Growing up in the ghetto community of Orange Mound, near Memphis, Tenn., Alvin H. Crawford, MD, learned early that he wasn’t always considered equal to those around him.
When Richard F. Kyle, MD, presented the 2007 AAOS Diversity Award to him during the Ceremonial Meeting at the AAOS Annual Meeting in San Diego, Dr. Crawford’s years of work encouraging diversity among those who practice orthopaedics were vindicated.
“I rode in the back of the bus when I went into town, but we were so secluded that I didn’t have to go into town for a lot of things,” explained Dr. Crawford. “It was just a different environment. I guess I didn’t know any better—how bad off I was.”
His segregated surroundings didn’t stop him from seeking a quality education. In 1960, he earned his undergraduate degree at the school then known as Tennessee A&I University (now Tennessee State), but Dr. Crawford wasn’t satisfied with simply achieving a bachelor’s degree. He wanted to become a physician, but he remembers being advised that, although his grades were excellent and his work ethic applauded, he might be attempting to reach too far, because African-Americans didn’t get to be doctors.
Dr. Crawford persevered and went on to become the first African-American graduate of the College of Medicine at the University of Tennessee. He performed fellowships at Boston’s Massachusetts General Hospital (clinical fellowship in orthopaedic surgery), New England Baptist Hospital (constructive surgery of the hip), and Children’s Hospital Medical Center (pediatric orthopaedics), then went on to the Alfred I. duPont Institute (pediatric orthopaedics) in Wilmington, Del. In 1972, he received his board certification in orthopaedic surgery, and since 1977, he has been an oral examiner for AAOS.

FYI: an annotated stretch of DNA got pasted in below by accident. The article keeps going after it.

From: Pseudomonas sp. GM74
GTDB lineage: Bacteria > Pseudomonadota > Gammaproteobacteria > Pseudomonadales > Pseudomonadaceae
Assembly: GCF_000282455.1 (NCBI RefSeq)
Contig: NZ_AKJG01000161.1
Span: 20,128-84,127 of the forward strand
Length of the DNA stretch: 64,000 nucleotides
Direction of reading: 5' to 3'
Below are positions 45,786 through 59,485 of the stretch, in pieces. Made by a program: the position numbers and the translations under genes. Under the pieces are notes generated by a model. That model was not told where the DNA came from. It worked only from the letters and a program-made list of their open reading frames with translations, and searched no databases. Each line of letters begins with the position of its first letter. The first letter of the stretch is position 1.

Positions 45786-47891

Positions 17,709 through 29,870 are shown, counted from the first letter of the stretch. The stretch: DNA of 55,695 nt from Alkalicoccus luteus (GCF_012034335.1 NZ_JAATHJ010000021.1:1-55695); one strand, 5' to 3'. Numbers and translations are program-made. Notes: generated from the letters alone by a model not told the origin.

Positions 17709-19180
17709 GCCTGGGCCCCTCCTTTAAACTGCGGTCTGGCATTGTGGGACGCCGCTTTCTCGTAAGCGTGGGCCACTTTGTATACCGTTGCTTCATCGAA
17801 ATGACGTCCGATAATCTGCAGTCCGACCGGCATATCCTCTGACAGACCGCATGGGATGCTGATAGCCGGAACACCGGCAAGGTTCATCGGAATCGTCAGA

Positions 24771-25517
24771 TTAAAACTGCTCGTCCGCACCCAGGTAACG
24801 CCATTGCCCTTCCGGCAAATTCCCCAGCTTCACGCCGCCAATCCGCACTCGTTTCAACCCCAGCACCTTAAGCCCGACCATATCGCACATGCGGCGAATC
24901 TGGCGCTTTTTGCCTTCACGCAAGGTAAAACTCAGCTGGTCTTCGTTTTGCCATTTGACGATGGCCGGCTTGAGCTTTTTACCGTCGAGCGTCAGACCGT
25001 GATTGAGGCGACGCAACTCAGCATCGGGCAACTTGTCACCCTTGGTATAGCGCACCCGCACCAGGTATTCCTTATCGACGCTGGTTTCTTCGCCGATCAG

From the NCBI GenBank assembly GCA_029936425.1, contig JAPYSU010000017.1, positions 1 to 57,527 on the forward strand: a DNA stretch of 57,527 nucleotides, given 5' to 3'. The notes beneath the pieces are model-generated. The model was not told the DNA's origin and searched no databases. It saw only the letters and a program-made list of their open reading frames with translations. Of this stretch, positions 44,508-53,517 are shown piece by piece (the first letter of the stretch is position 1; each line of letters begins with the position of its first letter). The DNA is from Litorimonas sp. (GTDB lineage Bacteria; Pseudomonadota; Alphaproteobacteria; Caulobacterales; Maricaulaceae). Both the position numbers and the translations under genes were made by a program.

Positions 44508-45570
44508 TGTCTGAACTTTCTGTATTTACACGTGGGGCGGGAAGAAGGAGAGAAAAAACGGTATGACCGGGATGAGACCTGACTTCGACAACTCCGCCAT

In supporting Dr. Crawford for the Diversity Award, Paul D. Sponseller, MD, wrote “I would like to give my highest recommendation to Alvin Crawford for the AAOS Diversity Award. He has built and sustained a teaching program in pediatric orthopaedics at the University of Cincinnati, which has made it one of the strongest divisions in orthopaedics. He has taken trainees from all branches of orthopaedics and all backgrounds.”
John P. Dormans, MD, chief of orthopaedic surgery at the Children’s Hospital of Philadelphia and professor of orthopaedic surgery at the University of Pennsylvania School of Medicine, agreed. “Dr. Crawford has done a great deal to promote the values and benefits of diversity within the field of orthopaedic surgery,” he wrote. “[He] has worked tirelessly to train medical students, residents and especially, 31 fellows who have come from diverse and varied backgrounds. He has represented the diversity of our Academy during his 23 foreign visiting lectureships, and his participation in 24 other societies.”
“Being able to accept other people’s values, then relate and communicate. That’s what diversity is,” explained Dr. Crawford. “I see myself in everyone I train, and recently I’ve come to see them as training me. I’ve been learning for the last 20 years,” he laughed. “I still haven’t gotten there, but I’ve learned a lot from people who don’t necessarily look or think like me.”